Another common misconception is that you should aggressively break up the root ball before you plant it to get the roots growing in the right direction. This will only increase the stress put on the plant during establishment as you have disrupted the root to soil contact. Instead, simply rake your fingers lightly over the outside of the root ball, helping to dislodge any roots that were growing in circles around the pot so that they may become reoriented in the soil. The root ball should still resemble the pot it was grown in when you put it in the ground!

5) Add bone meal to the bottom of the hole.
Bone meal is a time-tested, centuries old natural fertilizer which contains high levels of organic phosphorus which is a valuable nutrient during the establishment of a new planting. It is placed in the bottom of the hole (and can be mixed into the surrounding soil too) because that is where the roots will be moving next and need to have easy access to this phosphorus! Use about 1 cup for a 10 Gallon pot.

6) Orient your plant in the hole.
Decide which direction you want the plant to face, and then pack a bit of soil around it to hold it in place.  The crown of the tree should be at least 1-2” higher than the surrounding soil since water pooling around the base of the tree softens the bark and creates an entry point for diseases and pests!

7) Stake it
This is only necessary if you are worried about wind, or if the tree has a very thin caliper. Most trees that we sell do not need to be staked if properly planted as they are thick enough to remain upright. The plant will naturally want to continue growing straight! However if you decide you need to stake it, drive your stakes beside the root ball and into well compacted soil, not through it. Driving a stake into the rootball could sever large roots and injure the plant.

8) Backfill the hole.
Using 1 part triple mix and 1 part native soil (the soil you dug out of the hole), backfill the hole, keeping the plant straight and packing the soil lightly with your foot. There is no need to stomp or tamp the soil, but it should be packed down enough that it will not settle or move too much. Do not mound soil around the base of the tree – as mentioned above, moisture around the base of the tree is your enemy. Do not add extra soil to the top of the rootball, just leave it as it was in the pot.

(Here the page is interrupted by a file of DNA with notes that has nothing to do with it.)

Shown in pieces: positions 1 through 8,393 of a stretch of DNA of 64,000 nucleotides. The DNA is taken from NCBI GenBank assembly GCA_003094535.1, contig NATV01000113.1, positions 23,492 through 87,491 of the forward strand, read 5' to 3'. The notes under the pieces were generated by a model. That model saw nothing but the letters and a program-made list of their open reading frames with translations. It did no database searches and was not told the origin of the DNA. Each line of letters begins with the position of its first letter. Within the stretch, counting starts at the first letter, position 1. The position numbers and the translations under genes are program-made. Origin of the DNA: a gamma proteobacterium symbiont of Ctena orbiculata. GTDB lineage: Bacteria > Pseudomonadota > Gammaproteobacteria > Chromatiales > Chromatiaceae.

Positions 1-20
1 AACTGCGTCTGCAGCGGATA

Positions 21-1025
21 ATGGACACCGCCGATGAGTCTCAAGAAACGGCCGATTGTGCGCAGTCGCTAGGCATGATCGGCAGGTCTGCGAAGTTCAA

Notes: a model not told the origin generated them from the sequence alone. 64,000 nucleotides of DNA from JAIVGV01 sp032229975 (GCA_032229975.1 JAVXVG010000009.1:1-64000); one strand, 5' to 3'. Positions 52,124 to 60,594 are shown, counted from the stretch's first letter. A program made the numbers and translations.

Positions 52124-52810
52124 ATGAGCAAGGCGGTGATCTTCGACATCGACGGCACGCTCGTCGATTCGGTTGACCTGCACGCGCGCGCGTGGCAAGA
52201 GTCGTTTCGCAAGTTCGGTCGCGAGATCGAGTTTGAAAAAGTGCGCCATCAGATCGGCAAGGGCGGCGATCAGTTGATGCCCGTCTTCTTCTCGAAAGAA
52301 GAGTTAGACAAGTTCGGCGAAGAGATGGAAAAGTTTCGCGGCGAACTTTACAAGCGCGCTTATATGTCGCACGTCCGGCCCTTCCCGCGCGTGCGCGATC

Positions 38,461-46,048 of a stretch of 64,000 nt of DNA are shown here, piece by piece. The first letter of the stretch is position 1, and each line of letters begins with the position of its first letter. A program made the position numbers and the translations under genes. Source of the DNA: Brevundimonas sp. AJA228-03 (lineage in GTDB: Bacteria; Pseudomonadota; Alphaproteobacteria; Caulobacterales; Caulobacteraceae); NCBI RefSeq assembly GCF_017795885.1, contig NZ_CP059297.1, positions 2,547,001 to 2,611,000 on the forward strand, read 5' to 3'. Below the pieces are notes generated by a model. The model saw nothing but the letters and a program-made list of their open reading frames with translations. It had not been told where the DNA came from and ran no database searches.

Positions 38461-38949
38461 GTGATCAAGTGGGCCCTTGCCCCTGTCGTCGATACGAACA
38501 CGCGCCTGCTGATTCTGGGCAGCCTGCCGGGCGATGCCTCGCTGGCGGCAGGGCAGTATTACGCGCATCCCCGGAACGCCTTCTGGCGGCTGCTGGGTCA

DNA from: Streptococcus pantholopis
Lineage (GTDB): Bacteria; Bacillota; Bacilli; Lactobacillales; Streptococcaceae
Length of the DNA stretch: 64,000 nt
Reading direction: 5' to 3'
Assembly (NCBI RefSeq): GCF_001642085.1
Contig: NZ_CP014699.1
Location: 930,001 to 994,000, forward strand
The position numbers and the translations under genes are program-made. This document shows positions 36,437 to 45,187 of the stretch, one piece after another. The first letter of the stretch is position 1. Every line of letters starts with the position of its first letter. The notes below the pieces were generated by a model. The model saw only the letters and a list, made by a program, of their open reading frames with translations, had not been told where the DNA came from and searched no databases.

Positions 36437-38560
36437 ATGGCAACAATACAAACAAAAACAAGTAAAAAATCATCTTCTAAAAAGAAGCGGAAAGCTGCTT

9) Mulch
Mulch around the planting area. Pile the mulch 1.5-2” thick. Leave a gap of at least 1” around the crown of the tree – again, to allow the trunk to dry out and prevent pests. Mulch will help retain moisture and will prevent weeds from germinating which could compete with the tree for soil nutrients.

10) Water and aftercare!
This is an entire blog post on its own, however proper moisture management is key to a healthy planting! This does not mean water it constantly! It means water AS NEEDED! If I had to guess, 9/10 customers who have trouble following a new planting are well intentioned gardeners who “kill it with kindness”. Too much water is just as harmful as too little. The best way to determine if your new plant needs water is to stick a finger in the soil near the base of it. If the soil feels cool and moist, hold off on watering! If it feels warm and dusty, give it a good soaking! Make sure that the water is penetrating the soil and not just running off. Often times this means small volumes of water multiple times rather than just drenching it once.
Deep and infrequent watering is the key to a healthy rootzone. You have to let plants experience some drought stress in order to force deep and healthy roots and allow air to enter the soil – but don’t take that advice to the extreme either! If its hot and dry, give your new baby some water.

I think this post might actually be the longest yet. Sorry! As always if you have any questions don’t hesitate to call or email.

(519) 455-8873

Thanks for reading and happy gardening!
- Bryan